Martine Extermann, MD, PhD | Authors

Larger Questions About Chemotherapy in Older Patients

January 15, 2010

Drs. Gillison and Chatta present an up-to-date review of the systemic treatments available to elderly patients with the most common types of cancer. The only point I might add in the context of their review is about recently reported, promising data on targeted therapies in acute leukemia patients. A large proportion of older patients have acute lymphocytic leukemia positive for a t(9;22) translocation (Philadelphia chromosome–positive ALL).

Designing Cancer Trials to Accommodate Older Patients

March 01, 2007

The risk of cancer increases with age, and as the US population rapidly ages, the number of older adults seeking treatment for cancer is also increasing dramatically. However, this growing population of older adults has been underrepresented in clinical trials that set the standards for oncology care. In addition, most clinical trials conducted to date have not addressed the problems that accompany aging, including reduced physiologic reserve, changes in drug pharmacokinetics, and the impact of comorbid medical conditions and polypharmacy on treatment tolerance. As a result, there are variations in treatment patterns between older and younger adults and few evidence-based guidelines accounting for the changes in physiology or pharmacokinetics that occur with aging. This article examines the demographics of cancer and aging, the barriers to enrollment of older adults on clinical trials, and approaches for future trials to address the needs of the older patient.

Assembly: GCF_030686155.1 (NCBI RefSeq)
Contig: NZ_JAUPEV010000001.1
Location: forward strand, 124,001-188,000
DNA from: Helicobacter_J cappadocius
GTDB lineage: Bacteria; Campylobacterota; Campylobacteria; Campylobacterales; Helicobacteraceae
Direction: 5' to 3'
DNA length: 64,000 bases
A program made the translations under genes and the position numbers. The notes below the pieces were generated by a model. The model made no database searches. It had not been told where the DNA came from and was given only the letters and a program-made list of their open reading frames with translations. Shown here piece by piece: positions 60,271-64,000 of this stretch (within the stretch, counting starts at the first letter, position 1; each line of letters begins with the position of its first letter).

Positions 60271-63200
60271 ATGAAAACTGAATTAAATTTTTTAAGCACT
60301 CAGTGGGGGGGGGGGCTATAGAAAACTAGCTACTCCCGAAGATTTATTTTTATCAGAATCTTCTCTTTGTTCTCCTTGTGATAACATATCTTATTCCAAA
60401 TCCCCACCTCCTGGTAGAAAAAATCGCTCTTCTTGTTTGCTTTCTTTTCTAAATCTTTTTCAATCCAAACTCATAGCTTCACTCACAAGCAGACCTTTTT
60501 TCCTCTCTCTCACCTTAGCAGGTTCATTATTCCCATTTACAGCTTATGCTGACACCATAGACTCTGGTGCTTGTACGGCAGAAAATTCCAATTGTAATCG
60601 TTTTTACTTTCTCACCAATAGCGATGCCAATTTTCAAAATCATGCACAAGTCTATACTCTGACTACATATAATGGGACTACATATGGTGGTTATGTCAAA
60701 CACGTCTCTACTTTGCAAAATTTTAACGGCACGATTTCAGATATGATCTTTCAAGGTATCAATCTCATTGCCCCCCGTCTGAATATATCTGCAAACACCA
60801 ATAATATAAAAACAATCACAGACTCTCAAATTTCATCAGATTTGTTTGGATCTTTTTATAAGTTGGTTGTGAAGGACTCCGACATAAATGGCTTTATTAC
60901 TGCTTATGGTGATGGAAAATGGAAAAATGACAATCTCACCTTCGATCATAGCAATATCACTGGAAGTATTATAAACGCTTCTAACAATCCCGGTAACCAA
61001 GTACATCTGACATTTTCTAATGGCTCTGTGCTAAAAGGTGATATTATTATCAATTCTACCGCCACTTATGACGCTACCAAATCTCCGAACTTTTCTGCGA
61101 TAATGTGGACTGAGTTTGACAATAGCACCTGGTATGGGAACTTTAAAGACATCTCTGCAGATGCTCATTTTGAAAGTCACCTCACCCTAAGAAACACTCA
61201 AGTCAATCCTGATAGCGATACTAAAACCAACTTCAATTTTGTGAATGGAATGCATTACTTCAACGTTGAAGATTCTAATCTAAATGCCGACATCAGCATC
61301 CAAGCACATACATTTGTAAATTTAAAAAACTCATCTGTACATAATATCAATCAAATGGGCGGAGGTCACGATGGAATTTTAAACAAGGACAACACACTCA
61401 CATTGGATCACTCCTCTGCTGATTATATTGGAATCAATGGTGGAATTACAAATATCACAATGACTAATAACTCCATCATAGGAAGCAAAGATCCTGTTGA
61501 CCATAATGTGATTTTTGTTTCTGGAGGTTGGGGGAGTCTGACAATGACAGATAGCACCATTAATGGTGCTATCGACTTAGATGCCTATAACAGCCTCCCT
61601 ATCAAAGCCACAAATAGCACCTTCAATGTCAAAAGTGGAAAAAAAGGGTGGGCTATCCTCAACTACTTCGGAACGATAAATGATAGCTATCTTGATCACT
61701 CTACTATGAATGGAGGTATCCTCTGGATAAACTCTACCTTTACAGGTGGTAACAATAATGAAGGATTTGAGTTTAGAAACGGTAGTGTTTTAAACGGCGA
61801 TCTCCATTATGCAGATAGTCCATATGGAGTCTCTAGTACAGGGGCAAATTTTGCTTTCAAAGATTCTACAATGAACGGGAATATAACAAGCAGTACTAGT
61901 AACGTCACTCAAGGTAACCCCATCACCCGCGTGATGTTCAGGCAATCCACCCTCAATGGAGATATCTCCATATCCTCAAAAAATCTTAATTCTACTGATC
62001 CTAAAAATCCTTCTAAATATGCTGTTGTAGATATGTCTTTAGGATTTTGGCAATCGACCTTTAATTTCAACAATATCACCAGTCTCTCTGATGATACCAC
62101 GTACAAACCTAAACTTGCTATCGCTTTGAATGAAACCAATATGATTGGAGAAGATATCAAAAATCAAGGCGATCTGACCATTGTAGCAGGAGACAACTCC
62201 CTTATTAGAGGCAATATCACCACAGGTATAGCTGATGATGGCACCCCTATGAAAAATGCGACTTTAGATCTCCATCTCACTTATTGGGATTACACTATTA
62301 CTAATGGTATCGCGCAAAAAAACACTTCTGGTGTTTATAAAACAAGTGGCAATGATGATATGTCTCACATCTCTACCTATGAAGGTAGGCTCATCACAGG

Treating Advanced Breast Cancer in the Older Woman

October 01, 2006

As half of all breast cancers occur in patients beyond the age of 65 and a quarter beyond the age of 75, a significant number of patients with metastatic breast cancer are elderly. New hormonal therapies, such as aromatase inhibitors, appear to have favorably improved the survival of these patients. Side effects such as osteoporosis or cognitive issues appear manageable. Information specific to elderly patients has recently emerged in the field of chemotherapy for metastatic breast cancer. This article reviews data on anthracyclines, taxanes, capecitabine (Xeloda), gemcitabine (Gemzar), trastuzumab (Herceptin), and bevacizumab (Avastin). For most patients in this setting, sequential single-agent chemotherapy appears at this time to be the preferred course of treatment.

Commentary (Extermann): Management of Colorectal Cancer in Older Patients

June 01, 2006

An increasing body of evidence suggests that geriatric patients can benefit from and tolerate standard chemotherapy similarly to younger patients in the settings of both early- and advanced-stage colorectal cancer. Assessment of this unique population requires more comprehensive evaluation in addition to routine history, physical examination, and laboratory tests. Specific considerations of their physiologic functional changes will help physicians better manage these patients. Ongoing studies are now designed to better understand the decision-making process, safety profile, and efficacy of various treatment regimens in geriatric patients.

Commentary (Extermann): Geriatric Syndromes and Assessment in Older Cancer Patients

December 01, 2001

Older individuals are at risk for adverse events in all settings where cancer is treated. Common geriatric syndromes can complicate cancer therapy, and thus, increase patient morbidity and the costs of care. Furthermore,

Pharmacology of Antineoplastic Agents in Older Cancer Patients

December 01, 2000

People over the age of 65 are a fast-growing segment of the US population, and with the incidence of cancer increasing with age, the challenges of treating older cancer patients are also on the rise. Drs. Lichtman and Skirvin present a comprehensive review of the antineoplastic agents used in elderly cancer patients. They highlight the important factors of chemotherapy pharmacology in elderly cancer patients, with emphasis on the impact of physiologic changes-especially renal clearance-in dosing and toxicity. In addition, descriptions of significant toxicities are provided. The following additional issues should be considered.